The policy renewal notice sent to Mr. Walters indicates that the existing Admiral policy, identified by number, was being renewed. There is no reference on the notice to Mt. Hawley Insurance Co., and Mr. Walters testified that he read the notice as indicating that Admiral would be renewing the policy at a higher premium. Ms. Huber said that the form notice had been computer-generated in August, 1984 but held by her until she finally got the quotation from Richey.

While these various messages were passing through the chain of brokers and agents, Mr. Housman remained in blissful ignorance of his impending predicament. No one notified him that the Admiral policy was not going to be renewed until after Walters received the telephone call from Ms. Huber. Indeed, when Mr. Housman once inquired, in December, 1984, about when his next premium payment would come due, he was told by someone in Stromberg's office, "don't worry they will get in touch with you."

What happened next is also in some dispute. Walters claimed that he tried to reach Housman on February 4, 5, and 6, each time leaving a message with someone at the bar. He finally made contact on February 7, at which time he gave Housman the new figures and told him that, to obtain coverage, Housman would have to pay a 30% deposit on the premium and sign a premium finance agreement. The next day, Housman informed Walters that he wanted to obtain a quotation from someone else — that he thought the premium was too high.

Walters said that he called Housman three more times — on the 11th, the 14th, and the 19th — each time warning Housman that he was without insurance. Finally, on the afternoon of February 20, Mr. Housman came to Walters' office and told him that he wanted to alter the insurance coverage from $40,000 on the building and $30,000 on the contents to $75,000 on the building and $15,000 on the contents. Walters called Ms. Huber the next day, got a quotation from her on that coverage, and relayed it promptly (about 10:30 a.m.) to Mr. Housman. Housman said that he would come to Walters' office by 3:00 that day, Walters explaining that he would not be in the office after 3:00. When Housman did not show up by 3:00, Walters left. The insurance was not obtained; the fire occurred that night.

Mr. Housman told a somewhat different story, one that the jury obviously accepted. He said that several months earlier Walters had told him that he was going to try to place the insurance with another company "and save you a lot of money." He heard nothing more until February 10, when Walters called him at the bar, berated him for not returning earlier calls that Housman said he never received or knew about, and informed him that, instead of the premium going down, it would increase by several hundred dollars. When Housman protested, Walters replied:

"[I] have lost four or five customers already. He says if you don't believe me, he says shop around and see for yourself. I said Don shop around, I don't have any time to shop around now. You tell me I am without insurance. I don't want to be without insurance.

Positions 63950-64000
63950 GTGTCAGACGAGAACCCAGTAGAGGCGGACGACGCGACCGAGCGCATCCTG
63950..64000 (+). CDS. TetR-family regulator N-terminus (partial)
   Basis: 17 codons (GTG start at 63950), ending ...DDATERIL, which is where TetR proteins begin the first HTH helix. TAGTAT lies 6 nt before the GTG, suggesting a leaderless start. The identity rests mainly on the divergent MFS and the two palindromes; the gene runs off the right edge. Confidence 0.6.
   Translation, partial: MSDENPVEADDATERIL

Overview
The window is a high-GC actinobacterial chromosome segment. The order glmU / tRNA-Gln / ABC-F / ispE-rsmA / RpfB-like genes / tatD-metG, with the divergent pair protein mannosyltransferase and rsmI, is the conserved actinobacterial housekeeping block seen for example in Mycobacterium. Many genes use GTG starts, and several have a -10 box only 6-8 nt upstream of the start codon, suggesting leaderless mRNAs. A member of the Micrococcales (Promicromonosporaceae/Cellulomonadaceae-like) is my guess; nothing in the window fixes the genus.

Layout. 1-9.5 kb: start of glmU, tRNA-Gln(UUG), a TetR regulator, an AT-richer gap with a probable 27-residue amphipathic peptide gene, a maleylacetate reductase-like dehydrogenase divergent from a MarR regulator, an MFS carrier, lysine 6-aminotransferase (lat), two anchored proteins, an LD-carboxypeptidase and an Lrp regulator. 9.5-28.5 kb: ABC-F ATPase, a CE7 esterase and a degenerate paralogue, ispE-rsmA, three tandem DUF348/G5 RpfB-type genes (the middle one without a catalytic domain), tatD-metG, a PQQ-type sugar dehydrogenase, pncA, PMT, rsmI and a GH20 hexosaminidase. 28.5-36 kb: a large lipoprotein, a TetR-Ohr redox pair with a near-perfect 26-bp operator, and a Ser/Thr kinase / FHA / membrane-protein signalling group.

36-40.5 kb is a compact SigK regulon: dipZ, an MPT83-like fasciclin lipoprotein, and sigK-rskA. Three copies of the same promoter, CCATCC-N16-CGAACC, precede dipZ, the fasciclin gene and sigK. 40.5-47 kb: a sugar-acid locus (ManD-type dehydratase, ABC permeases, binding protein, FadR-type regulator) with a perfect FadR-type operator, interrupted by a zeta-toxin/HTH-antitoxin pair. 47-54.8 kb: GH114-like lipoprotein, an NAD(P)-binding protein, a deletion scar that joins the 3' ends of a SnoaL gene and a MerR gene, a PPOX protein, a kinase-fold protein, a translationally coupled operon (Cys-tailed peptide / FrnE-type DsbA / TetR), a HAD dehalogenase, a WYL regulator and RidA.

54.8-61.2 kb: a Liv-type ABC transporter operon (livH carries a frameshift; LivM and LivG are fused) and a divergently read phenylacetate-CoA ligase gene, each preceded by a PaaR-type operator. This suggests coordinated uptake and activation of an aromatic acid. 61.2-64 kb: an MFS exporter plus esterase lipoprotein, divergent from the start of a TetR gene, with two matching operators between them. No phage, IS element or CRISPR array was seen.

So he says, oh, well, he says you shop around, he says I can hold you for a few days."

Following this conversation, Housman contacted another agent, who suggested that he was underinsured on the building and overinsured on the contents and recommended, ultimately, increasing the one to $75,000 and decreasing the other to $15,000. After several days, the agent quoted a premium for such coverage that was considerably higher than the $1,924 offered by Walters. Shortly thereafter, on February 20, Walters called again. According to Housman:

"[I] told him about what I wanted, about the increase and he sit down there and he said I told you you should have more insurance on that building and all. I said I don't remember you saying that. Anyhow, that is what I wanted. So I said to him can you give me a price on that. He said I will get back to you."

The next morning — the 21st — Walters called and gave Housman a price on the $75,000/$15,000 policy. Housman said he would stop by Walter's office with the money between 3 and 4 o'clock; Walters said he would be there all day. When Housman went to the office, however, before 4:00, Walters was not there. One of the employees told Housman that Walters left "early this morning. He hasn't returned and he hasn't called back all day." Housman explained that he had come to drop off a deposit but didn't know the exact amount due. Neither did the employee, who said that Walters had taken all the papers with him and that "there is nothing I can do." Housman called back to Stromberg's office later and was told that Walters had not returned. That, according to Housman, is why he had no insurance in effect when his building caught fire later that night.

(2) Proceedings In The Circuit Court

Seeking recompense for his loss, Housman and his corporation sued Admiral, Stromberg, and Walters. The action against Admiral was based on the statutory requirements of art. 48A, §§ 240A(a)(3) and 240B. Section 240A(a)(3), as noted earlier, requires an insurer opting not to renew an existing policy to see that written notice of its intention not to renew is sent to the insured at least 45 days prior to the expiration of the policy unless the insurer's broker or agent has either given such notice itself or has replaced the insurance.